Are barons really thought of as rare except for the continent? When I hear the word I immediately think of pissed-off English barons forcing King John to sign the Magna Carta. Am I just weird?

     
  • At June 24, 2010 11:27 PM, Anonymous Anonymous said…

    I was going to say the Baron from Flash Gordon, but he's *Prince Baron* and doesn't count.

     
  • At June 25, 2010 3:23 AM, Blogger Menshevik said…

    @ Heckblazer

    Historically, and specifically in Plantagenet-era England, "barons" referred to a specific relationship between a superior (usually a monarch) and their noble inferior, comparable to (but apparently distinct from) that between liege and vassal. It only became a proper title or order of nobility later. The barons who forced King John to sign the Magna Carta (after he got beaten by the French) thus were members of various orders of nobility, what later would be called "peers".

     
  • At June 25, 2010 8:00 AM, Blogger Jeff said…

    Vlad Taltos is a Baronet in the Dragaera books. He's an assassin, but the protagonist of the books.

     
  • At June 26, 2010 12:03 PM, Anonymous Anonymous said…

    There was the vampire hunter Baron Vordenberg from 1872's "Carmilla".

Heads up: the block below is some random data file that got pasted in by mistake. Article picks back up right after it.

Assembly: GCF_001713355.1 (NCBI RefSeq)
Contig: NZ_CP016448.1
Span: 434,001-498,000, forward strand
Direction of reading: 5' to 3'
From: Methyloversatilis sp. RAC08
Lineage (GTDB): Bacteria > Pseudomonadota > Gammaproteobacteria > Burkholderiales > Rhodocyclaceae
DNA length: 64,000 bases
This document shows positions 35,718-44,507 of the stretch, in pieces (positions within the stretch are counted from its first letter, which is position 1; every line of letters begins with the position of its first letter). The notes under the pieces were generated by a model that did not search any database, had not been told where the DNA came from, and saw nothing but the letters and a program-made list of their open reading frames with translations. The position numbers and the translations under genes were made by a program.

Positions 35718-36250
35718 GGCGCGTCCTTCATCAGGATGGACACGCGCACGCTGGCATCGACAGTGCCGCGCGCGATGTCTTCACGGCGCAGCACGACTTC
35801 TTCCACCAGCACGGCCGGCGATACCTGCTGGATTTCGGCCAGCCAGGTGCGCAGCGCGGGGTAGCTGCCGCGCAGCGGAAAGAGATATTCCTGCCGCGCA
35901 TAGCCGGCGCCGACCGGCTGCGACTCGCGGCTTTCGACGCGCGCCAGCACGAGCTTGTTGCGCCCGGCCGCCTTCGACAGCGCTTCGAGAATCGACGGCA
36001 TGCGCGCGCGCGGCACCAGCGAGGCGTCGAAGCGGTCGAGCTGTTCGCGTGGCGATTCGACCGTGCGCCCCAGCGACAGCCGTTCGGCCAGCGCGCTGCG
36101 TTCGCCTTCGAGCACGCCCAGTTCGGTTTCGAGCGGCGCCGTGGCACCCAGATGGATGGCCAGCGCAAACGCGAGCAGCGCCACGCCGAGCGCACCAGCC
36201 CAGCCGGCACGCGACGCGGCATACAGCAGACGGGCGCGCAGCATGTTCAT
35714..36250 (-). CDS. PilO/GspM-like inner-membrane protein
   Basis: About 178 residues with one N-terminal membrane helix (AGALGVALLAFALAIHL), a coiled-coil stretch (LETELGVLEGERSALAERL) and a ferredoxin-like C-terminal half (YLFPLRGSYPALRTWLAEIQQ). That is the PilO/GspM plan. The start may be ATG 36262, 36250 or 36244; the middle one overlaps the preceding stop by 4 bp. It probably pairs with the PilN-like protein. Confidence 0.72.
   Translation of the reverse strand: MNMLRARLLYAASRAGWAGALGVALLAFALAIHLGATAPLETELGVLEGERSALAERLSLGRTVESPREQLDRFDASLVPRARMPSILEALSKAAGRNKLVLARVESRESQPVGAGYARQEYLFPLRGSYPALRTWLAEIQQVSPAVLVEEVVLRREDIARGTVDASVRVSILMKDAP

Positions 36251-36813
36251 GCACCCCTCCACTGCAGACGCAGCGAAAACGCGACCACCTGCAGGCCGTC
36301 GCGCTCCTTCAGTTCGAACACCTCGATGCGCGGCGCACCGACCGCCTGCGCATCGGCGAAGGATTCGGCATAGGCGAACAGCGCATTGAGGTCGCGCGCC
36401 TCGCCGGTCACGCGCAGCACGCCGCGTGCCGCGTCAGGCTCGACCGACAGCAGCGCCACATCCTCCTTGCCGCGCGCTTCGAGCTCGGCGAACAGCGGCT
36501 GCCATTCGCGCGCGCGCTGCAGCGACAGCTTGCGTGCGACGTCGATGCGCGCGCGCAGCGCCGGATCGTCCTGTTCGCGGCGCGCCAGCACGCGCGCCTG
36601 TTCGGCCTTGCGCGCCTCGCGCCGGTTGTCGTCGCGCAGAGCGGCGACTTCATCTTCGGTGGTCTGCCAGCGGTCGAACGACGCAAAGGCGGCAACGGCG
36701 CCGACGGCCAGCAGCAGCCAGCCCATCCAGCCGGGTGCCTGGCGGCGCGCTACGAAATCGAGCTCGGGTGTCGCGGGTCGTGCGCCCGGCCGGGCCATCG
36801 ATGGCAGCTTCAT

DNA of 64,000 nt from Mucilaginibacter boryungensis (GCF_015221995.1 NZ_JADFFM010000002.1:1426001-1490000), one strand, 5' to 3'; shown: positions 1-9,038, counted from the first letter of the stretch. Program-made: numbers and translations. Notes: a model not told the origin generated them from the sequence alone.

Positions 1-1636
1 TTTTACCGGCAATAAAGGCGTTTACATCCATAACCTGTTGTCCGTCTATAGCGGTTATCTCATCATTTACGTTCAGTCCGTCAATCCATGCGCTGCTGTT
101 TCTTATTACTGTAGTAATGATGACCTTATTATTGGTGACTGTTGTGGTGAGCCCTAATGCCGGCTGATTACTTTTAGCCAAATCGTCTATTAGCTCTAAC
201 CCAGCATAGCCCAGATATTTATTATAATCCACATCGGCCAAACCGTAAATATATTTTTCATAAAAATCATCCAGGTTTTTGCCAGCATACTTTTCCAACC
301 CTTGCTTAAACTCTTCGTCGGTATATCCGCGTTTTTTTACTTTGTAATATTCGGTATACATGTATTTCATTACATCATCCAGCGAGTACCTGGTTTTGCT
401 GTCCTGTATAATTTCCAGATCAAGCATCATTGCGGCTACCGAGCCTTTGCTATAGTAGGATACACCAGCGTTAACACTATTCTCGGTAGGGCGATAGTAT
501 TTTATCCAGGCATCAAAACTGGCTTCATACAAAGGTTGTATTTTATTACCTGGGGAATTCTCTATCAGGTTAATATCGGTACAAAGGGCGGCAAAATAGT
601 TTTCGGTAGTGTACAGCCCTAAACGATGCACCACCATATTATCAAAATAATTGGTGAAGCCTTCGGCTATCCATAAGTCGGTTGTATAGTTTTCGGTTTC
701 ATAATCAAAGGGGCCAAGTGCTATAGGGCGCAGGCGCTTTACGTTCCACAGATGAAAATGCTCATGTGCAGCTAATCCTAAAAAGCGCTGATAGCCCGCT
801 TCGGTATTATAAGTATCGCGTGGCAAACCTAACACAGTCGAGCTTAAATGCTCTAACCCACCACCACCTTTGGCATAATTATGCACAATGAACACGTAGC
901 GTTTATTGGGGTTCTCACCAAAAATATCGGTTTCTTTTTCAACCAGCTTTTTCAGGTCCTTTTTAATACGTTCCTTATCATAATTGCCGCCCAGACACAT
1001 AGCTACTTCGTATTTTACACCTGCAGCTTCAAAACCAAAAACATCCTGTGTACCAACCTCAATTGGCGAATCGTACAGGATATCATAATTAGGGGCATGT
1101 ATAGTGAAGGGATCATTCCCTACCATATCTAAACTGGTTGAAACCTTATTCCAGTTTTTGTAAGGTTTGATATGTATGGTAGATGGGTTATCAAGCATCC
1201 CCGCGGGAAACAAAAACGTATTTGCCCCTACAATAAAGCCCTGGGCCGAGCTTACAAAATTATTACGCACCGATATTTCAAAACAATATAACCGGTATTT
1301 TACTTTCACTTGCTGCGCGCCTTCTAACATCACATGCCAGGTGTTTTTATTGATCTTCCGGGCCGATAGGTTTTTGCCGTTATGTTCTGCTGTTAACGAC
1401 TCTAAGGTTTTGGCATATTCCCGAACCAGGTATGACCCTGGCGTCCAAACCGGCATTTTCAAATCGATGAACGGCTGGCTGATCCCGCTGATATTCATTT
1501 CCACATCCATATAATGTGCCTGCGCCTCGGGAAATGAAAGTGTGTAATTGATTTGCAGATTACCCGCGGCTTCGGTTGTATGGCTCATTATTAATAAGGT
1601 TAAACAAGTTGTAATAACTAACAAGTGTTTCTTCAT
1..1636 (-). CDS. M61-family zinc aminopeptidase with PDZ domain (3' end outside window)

He was a direct inspiration for Van Helsing in Dracula.

    -Phil

     
  • At June 26, 2010 9:21 PM, Blogger David said…

    Baron Hans von Hammer, aka the Enemy Ace, works well enough, but if you wanted someone else...

    What about the Baron from 'The Cat Returns' from Studio Ghibli? (Yes, I know his name is Baron, but he's called Baron the Cat Baron, don't ask me why.)

     
  • At June 26, 2010 11:04 PM, Anonymous Kevin Lighton said…

    There was Baron von Joy in the Go-bots toys (who became Professor von Joy in the cartoon).

    And I don't think it was clear just where the Green Baron from the Micronauts fell on the good/evil scale.

     
  • At June 29, 2010 11:09 AM, Anonymous Dan Coyle said…

    That Baron Von Kissalot from the Simpsons seemed like an okay guy.

     
  • At June 29, 2010 5:20 PM, Anonymous D said…

    Just found this:
    Baron Buzzsaw
    a one shot hero for Dial H for Hero

     
  • At July 14, 2010 1:22 PM, Blogger Ethan Hoddes said…

    I think that what is meant is not that English Barons are rare compared to other nobles (Dukes, Earls, et cetera) but that they were rare (in the nineteenth century) compared with German Barons, who were more comparable socially with English Baronets or knights (I'm not a hundred per cent sure this is accurate, but I think it is what the previous poster was getting at). Count is also a characteristically continental title (in Britain they're Earls). And rather then being translated into English directly, the various equivalents of the title "Marquess" are usually rendered in English as "Marquis" or "Margrave" meaning they also tend to sound foreign.

     
  • At July 22, 2010 5:52 PM, Blogger Erich said…

    I know it's pretty late to comment on this post, but I recently discovered a "good baron" in a movie I taped off Turner Classic Movies last week. The movie was "The Fighting Guardsman," an adaptation of Alexandre Dumas' "The Companions of Jehu." The hero was the Baron Francois de St.-Herman, a French nobleman leading a double life as a Robin Hood-like bandit. So there's one for the list...